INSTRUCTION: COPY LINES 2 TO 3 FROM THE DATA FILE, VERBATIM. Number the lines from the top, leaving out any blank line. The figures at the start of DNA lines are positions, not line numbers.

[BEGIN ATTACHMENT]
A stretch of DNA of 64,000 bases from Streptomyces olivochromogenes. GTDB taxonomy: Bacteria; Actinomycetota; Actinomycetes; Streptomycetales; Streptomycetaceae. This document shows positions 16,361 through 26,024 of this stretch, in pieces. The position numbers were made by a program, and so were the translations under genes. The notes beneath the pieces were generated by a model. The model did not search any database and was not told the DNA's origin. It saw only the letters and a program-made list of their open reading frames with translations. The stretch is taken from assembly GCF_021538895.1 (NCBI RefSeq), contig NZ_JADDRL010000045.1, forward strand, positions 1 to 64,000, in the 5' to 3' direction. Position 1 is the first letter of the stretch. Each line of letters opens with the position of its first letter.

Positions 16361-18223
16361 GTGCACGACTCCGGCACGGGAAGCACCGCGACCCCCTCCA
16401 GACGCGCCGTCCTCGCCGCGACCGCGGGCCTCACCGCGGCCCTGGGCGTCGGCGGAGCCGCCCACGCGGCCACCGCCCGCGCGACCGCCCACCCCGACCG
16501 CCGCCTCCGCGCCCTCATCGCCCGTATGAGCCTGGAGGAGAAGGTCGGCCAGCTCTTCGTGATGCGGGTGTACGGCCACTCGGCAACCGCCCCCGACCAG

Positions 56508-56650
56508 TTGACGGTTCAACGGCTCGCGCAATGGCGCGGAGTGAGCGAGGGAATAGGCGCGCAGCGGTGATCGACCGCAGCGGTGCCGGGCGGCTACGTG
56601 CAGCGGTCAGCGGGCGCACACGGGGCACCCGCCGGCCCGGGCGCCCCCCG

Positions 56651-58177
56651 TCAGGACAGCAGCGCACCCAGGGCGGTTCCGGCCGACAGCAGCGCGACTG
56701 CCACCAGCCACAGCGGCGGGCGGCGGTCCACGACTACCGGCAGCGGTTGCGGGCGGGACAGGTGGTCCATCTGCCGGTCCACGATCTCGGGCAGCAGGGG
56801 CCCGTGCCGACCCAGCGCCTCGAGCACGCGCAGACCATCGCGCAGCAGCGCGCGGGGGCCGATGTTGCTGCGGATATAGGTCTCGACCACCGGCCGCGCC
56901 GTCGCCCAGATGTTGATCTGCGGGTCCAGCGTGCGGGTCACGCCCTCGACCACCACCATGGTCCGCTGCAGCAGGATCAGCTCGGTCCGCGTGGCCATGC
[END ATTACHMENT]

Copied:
Positions 16361-18223
16361 GTGCACGACTCCGGCACGGGAAGCACCGCGACCCCCTCCA